It did not take a long time to see another split in the SPLA/M; in 1991 a major rebellion was announced on august 28 of that year. That rebellion did not ended in the arrest as the two above, but divided the moment into two major factions. The splinter faction was commonly known as Nasir faction by the SPLA/M mainstream until it total collapse in 2002. The leaders of that faction were Dr. Riek Machar, Dr.Lam Akol, and Gordon Kong, and the news of leadership change within the SPLA/M, caught most officers and soldiers by surprise. None expected this to happen within the SPLA/M, which was well organized and has laws that favor none from top to bottom. However, this feared laws did not prevent this mutiny to happen and different tribes were the main backers of this new movement since it announcement, but what happened two years later is what we are going to analyze here. After two years (1992-94) as I said, the chairman of Nasir faction Dr. Riek Machar, broke rank with his deputy (Lam Akol) in 1994. The cause of their disagreement was not well divulged to the masses, but Dr. Lam went and created or left with SPLA/M United to rival with his former chairman. From this time, many leaders of other tribes and few leaders from the chairman’s tribe began to desert the new faction until it was categorized as a tribal faction.


This categorization was not widely supported, because the Nuer who made up the majority of Nasir faction did not see it in this way. What happened was internal destruction between the Nuer sub clans, which lasted for more than ten years. The Nuer villagers began to fight themselves in all part of the Nuer land. Most Machar commanders defected from him in 1995 and some of these commanders went to the SPLA/M. Those who remained created numerous factions with Khartoum regime as their allies. All of these groups were within the Nuer land; and brought no alternative, but only fought each other’s for numbers of years. In the mid of all these chaos, tribalism or as defined tribal loyalty is no where to be seen. It would not be until the abrogation of Khartoum peace agreement for all these turmoils to subside in the Nuer land.   After the peace was functionless, Dr. Machar left Khartoum for Nairobi where peace negations between him and John Garang began. In early 2002, the two reached an agreement and Nairobi declaration was signed. This peace created only two choices, either to be part of SPLA/M or to be part of Khartoum regime with Nasir declaration and all its products became to an end.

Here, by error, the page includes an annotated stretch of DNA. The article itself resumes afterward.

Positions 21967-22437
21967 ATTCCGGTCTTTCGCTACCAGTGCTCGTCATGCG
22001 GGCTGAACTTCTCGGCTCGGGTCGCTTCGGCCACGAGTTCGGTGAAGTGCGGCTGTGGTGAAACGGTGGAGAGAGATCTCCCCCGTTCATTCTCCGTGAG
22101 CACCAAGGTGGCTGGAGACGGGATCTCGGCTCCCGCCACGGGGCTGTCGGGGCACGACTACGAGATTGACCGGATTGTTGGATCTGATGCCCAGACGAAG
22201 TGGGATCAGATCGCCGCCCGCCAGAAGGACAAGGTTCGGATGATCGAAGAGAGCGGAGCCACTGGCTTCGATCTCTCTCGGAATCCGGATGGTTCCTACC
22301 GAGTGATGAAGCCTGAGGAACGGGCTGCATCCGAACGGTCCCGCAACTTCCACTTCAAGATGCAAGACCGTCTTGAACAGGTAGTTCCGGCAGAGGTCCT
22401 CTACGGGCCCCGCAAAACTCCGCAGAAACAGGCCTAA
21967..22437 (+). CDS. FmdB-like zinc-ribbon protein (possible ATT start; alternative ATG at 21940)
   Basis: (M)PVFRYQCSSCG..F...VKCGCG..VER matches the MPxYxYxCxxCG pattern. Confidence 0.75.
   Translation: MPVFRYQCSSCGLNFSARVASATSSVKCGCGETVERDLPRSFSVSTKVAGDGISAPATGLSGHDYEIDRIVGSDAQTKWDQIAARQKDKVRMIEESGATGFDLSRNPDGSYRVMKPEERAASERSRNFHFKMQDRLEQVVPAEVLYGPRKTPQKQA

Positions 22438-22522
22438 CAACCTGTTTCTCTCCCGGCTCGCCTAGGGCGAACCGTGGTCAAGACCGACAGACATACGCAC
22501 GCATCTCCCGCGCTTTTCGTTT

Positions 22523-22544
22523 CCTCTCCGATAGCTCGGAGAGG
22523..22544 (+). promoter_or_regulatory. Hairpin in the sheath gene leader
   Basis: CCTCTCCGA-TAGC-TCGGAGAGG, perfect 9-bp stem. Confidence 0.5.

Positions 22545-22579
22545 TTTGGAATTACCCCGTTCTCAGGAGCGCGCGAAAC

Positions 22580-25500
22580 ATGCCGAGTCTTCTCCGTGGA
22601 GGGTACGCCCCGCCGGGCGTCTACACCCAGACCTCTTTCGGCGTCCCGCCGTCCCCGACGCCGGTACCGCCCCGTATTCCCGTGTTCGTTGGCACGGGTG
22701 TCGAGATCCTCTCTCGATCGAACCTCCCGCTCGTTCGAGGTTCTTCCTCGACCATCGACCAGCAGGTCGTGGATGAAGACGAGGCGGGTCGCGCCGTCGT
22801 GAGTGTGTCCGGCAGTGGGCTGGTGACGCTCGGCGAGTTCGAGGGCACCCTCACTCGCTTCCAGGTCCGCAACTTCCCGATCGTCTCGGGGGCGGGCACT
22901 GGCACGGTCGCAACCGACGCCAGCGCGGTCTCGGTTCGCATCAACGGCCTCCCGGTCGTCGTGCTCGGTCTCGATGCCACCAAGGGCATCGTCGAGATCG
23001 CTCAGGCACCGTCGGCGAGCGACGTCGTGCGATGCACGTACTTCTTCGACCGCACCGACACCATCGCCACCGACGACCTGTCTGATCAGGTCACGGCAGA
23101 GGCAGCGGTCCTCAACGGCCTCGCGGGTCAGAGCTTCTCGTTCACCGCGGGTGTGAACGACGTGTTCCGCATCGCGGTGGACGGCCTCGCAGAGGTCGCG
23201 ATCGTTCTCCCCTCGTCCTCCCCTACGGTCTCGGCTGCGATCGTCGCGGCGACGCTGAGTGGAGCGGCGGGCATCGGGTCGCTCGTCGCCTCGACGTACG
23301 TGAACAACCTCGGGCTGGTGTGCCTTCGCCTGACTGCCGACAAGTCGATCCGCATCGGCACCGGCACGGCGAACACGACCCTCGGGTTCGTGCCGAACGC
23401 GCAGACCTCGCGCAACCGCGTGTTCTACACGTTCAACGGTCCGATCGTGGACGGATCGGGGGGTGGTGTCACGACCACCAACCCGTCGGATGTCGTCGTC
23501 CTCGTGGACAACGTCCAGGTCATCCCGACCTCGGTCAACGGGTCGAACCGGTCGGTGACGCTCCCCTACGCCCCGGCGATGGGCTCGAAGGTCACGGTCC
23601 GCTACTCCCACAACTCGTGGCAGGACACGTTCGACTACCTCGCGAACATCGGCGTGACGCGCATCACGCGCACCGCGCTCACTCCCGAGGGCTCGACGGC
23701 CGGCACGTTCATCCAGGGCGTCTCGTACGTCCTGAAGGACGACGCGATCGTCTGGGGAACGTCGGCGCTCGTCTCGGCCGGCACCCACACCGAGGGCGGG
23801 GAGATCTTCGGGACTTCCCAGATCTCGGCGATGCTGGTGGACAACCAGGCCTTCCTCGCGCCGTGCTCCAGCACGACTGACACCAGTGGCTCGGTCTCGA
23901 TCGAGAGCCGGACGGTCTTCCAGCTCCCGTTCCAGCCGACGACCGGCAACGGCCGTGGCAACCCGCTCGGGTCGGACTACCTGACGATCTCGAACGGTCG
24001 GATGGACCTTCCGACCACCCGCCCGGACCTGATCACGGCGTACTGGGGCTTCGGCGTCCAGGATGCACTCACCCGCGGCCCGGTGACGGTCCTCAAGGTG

Mean while, the attention of all Sudanese turned to the ongoing peace between the SPLA/M and the Sudan government in Kenya, another disagreement brewed between the chairman John Garang and his deputy Salva Kiir in 2004. What happened is hard to know, but some say John Garang proprosed the removal of Salva Kiir from his position and replaced him with Nhial Deng Nhial. The news was not well received by the deputy chairman and this event between the two strong men almost derailed the ongoing peace process in Kenya, but was wisely solved at the end of 2004 by the movement’s high executives. The cries and prayer of Southern Sudanese for peace to come between the two pillars of hope prevailed and as the result of their successful reconciliation, the peace (CPA) was signed between the SPLM/A and the Sudan government in early 2005. This short story explains to us that there is no tribalism as known to every body that the two leaders were from the same tribe.


As the GOSS was mired by allegation of tribalism and nepotism, this also is negative if we look at it critically and finding out who is who. Current Salva Kiir administration is rightfully designed to avoid claims of tribalism, but we will look into it some time later. With the above points that dismiss the existence of tribalism in any South Sudanese leadership, we should no longer use this term “tribalism”. If we have desire to use something or term, it should be the term that I never found written like this, “clandism”, but clannish in fact may describe all acts seen from any administration.